Exploits of legacy Flash VMs constitute one of the largest and highest impact attack surfaces of today’s web. They are the primary vehicle for web-based ransomware and banking trojans, accounting for ∼80% of successful Nuclear exploits and six of the top ten exploit kit vulnerabilities in 2016. More than 90% of malicious web pages abuse Flash, making Flash the #1 attack medium for malicious pages. And the threat is growing: market proportion of Flash Player exploits grew more than 150% in 2016 relative to the previous year. The prevalence of attacks that exploit known, patchable vulnerabilities in legacy Flash VMs can be traced to a perfect storm of at least three major trends: First, Flash’s seamless integration of almost every major web media format (images, sounds, videos, etc.) into a highly portable bytecode binary with strong DRM capabilities, makes it extremely compelling for the highly dynamic web content desired by today’s developers and end-users. Flash is consequently the tool of choice for over 3 million developers worldwide, including powering 24 of Facebook’s top 25 games, and over 20,000 apps on Google Play and Apple’s App Store. Second, this power and flexibility has led to an extremely complex VM implementation that must support live streaming of all these different media formats, leading to a risk of implementation vulnerabilities associated with each format. As a result, the Flash Player regularly has among the top web vulnerability disclosures per year (e.g., it claimed the most CVEs of any application in 2016), and a rapidly evolving version history. This rapid version churn inevitably means that hundreds of distinct Flash Player versions are currently deployed by end-users worldwide, each with its own vulnerabilities and idiosyncrasies. Studies estimate that nearly 62% of Internet Explorer users, 37% of Edge users, and 32% of Safari and Firefox users are running outdated Flash Player versions that leave them unprotected against well-known attacks.
Third, defense research on Flash has been impeded by the fact that the most widely deployed Flash VMs are closed-source, and content for them is purveyed in binary-only form without sources. The Flash ActionScript (AS) bytecode language has many features
that make apps difficult to statically analyze at the binary level, including gradual typing, runtime code generation, dynamic class loading, and direct access to security-relevant system resources via a variety of runtime APIs. Consequently, Flash defense has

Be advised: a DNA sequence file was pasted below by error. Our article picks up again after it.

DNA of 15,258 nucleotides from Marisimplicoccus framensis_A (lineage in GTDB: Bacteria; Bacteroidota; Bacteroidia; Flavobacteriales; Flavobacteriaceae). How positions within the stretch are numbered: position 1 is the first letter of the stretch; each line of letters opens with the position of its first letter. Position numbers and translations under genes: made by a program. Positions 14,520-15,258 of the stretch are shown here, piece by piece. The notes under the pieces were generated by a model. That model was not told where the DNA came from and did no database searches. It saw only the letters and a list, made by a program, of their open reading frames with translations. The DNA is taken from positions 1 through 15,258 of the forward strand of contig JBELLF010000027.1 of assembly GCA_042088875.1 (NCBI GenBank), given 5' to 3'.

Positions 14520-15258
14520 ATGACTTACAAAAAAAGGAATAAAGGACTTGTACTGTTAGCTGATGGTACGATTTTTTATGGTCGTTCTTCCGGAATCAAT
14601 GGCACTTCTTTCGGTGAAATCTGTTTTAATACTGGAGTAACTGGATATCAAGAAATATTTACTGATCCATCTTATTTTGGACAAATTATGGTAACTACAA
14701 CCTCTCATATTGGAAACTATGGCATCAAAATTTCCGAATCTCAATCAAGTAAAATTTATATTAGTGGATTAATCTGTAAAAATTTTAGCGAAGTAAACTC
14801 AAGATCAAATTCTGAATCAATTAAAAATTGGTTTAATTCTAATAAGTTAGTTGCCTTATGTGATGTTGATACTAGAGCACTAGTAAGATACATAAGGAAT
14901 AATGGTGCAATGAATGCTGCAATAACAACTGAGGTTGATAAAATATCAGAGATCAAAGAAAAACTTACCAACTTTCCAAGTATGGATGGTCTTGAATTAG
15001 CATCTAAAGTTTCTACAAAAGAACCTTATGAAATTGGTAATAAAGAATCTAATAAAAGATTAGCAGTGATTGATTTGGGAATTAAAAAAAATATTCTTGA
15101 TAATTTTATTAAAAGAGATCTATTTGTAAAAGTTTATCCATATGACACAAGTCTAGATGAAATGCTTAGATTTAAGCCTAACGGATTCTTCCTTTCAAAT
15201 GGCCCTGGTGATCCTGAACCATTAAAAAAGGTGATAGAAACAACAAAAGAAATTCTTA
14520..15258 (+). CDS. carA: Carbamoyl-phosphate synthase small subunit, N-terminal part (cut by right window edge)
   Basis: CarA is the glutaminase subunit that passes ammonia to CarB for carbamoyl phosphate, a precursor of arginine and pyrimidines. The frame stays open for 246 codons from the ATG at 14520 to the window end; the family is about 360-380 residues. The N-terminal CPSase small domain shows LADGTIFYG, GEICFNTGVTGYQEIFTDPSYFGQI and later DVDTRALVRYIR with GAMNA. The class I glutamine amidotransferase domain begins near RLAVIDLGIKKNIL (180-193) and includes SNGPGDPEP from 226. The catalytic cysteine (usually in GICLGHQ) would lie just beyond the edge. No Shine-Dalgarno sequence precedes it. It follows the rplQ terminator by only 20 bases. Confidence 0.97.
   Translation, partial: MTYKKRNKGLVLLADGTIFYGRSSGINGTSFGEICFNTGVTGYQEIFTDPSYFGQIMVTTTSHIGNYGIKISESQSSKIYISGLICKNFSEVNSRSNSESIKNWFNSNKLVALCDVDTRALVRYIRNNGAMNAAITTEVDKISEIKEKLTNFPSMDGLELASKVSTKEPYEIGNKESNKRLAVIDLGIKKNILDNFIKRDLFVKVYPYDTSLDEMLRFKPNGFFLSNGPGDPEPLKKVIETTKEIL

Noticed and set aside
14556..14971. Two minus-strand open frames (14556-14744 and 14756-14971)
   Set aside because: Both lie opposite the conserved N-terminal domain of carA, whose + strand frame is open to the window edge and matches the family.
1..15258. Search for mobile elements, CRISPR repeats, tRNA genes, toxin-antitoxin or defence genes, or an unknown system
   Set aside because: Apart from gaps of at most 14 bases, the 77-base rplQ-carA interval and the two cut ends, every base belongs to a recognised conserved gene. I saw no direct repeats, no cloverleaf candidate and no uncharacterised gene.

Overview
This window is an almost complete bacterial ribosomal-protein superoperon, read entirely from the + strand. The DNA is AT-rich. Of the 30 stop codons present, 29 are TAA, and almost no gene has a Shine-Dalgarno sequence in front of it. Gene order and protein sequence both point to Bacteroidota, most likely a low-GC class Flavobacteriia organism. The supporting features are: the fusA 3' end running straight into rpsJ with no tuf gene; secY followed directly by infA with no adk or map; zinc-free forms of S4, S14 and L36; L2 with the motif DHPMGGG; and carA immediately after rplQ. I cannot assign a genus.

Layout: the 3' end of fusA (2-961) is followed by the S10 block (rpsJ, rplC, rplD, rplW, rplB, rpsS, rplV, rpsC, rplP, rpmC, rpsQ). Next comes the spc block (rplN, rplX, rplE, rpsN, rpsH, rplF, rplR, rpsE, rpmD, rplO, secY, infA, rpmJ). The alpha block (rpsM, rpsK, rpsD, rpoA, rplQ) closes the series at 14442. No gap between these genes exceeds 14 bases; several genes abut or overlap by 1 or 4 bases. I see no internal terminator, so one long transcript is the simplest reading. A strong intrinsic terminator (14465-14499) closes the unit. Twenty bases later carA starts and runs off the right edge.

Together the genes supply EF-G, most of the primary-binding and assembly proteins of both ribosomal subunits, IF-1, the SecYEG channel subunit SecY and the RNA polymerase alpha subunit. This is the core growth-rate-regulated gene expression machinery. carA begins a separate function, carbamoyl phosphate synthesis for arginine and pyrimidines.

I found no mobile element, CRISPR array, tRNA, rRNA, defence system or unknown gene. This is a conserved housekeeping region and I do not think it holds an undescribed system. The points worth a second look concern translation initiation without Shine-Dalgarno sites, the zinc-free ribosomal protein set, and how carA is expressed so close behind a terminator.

The most common third-party Flash exploit protections deployed today therefore take the form of relatively weak network-level filters that scan transmitted Flash binaries for structural malformities known to trigger bugs in unpatched, legacy VMs. However, many Flash exploits cannot be reliably detected via such static analyses. For example, many of the highest impact Flash attacks (e.g., Angler EK) exploit use-after-free (UAF) vulnerabilities to achieve arbitrary remote code execution. Since AS is a Turing-complete language, it is impossible to statically predict whether any given call site in the binary might receive a freed object argument when the code is ultimately executed by an arbitrary receiving VM. Accurate static filtering of such attacks is therefore provably infeasible in general.
My research team last year designed and developed Inscription the first Flash defense that automatically transforms and secures untrusted AS binaries in-flight against major Flash Player VM exploits without requiring any updates or patches of VMs or web browsers. Inscription works by modifying incoming Flash binaries with extra security programming that self-checks against known VM exploits as the modified binary executes. Flash apps modified by Inscription are therefore self-securing. This hybrid static-dynamic approach
affords Inscription significantly greater enforcement power and precision relative to static filters.